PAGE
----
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Multiprocessor Systems. Figure 1-2a. Figure 1-2b. CS433. 6. Multicomputer System. Figure 1-2c ... Conjuring framework administrations. Library call (nonprivileged) Kernel call ...
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1. Presentation 1.1 The Role of Operating Systems - Bridge the "Semantic Gap" amongst Hardware and Application - Three Views of Operating Systems 1.2 Organization of Operating Systems - Structural Organization - The Hardware Interface - The Programming Interface - The User Interface - Runtime Organization 1.3 Operating System Evolution & Concepts

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Single CPU System Figure 1-1

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Bridging the Semantic Gap Hardware abilities are low level Arithmetic and legitimate administrators Comparison of no good strings Branching, perusing, and composing bytes User needs to think as far as issue to be illuminated High-level information structures and relating operations Simple, uniform interfaces to subsystems, Treat projects and information records as single substances Use programming to extension this hole Language processors (e.g., constructing agents, compilers, translators). Editors and content processors, linkers and loaders. Application projects, utility and administration programs. Working Systems

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The part of OSs Bridge Hardware/Application Gap Machine guideline versus abnormal state operation compiler spans hole Linear memory versus information structures compiler spans hole Limited CPU & memory versus more required OS spans hole Secondary memory gadgets versus documents OS spans hole I/O gadgets versus abnormal state I/O summons OS spans hole

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Multiprocessor Systems Figure 1-2a Figure 1-2b

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Multicomputer System Figure 1-2c

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PC Hardware Organization Figure 1-7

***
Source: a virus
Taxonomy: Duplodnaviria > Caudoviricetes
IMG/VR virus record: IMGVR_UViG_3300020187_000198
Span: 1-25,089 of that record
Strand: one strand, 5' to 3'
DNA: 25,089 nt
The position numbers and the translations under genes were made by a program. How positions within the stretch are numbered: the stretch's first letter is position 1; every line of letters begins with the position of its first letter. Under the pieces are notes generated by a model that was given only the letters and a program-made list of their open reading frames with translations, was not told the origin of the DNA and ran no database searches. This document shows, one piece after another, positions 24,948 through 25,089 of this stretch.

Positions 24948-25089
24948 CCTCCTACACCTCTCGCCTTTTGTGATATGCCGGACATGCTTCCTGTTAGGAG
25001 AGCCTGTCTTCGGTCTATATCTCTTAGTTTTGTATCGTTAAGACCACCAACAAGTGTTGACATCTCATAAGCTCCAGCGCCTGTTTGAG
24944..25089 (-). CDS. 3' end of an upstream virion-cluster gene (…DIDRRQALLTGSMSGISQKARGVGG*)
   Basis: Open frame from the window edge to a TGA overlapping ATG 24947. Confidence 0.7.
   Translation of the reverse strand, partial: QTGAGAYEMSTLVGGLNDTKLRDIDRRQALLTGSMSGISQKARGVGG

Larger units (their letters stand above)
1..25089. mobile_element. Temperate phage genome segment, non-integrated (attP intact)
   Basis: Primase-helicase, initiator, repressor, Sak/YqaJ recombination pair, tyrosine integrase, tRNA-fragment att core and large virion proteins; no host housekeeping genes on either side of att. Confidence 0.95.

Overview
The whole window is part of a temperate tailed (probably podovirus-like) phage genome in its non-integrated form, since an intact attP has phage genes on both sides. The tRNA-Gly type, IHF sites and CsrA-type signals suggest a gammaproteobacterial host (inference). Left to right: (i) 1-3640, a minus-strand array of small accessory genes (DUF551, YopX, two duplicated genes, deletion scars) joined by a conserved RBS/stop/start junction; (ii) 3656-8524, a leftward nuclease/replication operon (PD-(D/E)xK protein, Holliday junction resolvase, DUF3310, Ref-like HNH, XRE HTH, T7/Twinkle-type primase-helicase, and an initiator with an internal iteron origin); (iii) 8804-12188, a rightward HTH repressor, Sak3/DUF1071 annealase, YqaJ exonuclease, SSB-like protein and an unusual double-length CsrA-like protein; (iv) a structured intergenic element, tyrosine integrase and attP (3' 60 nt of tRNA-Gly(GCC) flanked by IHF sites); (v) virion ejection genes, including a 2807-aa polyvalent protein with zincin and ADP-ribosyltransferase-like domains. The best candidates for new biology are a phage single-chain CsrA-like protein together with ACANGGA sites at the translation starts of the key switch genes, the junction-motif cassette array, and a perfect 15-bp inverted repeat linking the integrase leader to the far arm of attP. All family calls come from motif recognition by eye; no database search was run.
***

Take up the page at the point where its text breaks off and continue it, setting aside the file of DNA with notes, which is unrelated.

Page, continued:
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Three perspectives of OSs OS is a broadened machine Principle of deliberation shrouds many-sided quality OS gives abnormal state operations utilizing lower level operations OS is a virtual machine Principle of virtualization backings sharing OS gives virtual CPU, memory, gadgets OS is an asset administrator Balance general execution with individual needs (reaction time, due dates)

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Structural Organization of OSs Monolithic versus Layered Figure 1-8

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Organization of OSs Hardware Interface Applications and OS ordered into machine directions Interrupts and Traps permit OS to seize control process administration (time-sharing) gadget administration (I/O fulfillment)

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Principles of Interupts and Traps Figure 1-9

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Organization of OSs Hardware interface (proceeded with) Modes of CPU execution Privileged/Nonprivileged SVC (chief call) causes trap Control moved to OS in favored mode OS exits special mode when coming back to client

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Organization of OSs Programming Interface Invoking framework administrations Library call (nonprivileged) Kernel call (advantaged) Figure 1-8

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Invoking System Services Figure 1-10

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Organization of OSs User interface (cf. Fig. 1-8) Text-based shell (e.g. Unix) order mediator shell scripts Graphics-based GUI (e.g. Macintosh, MS Windows) W indows I cons M enus P ointer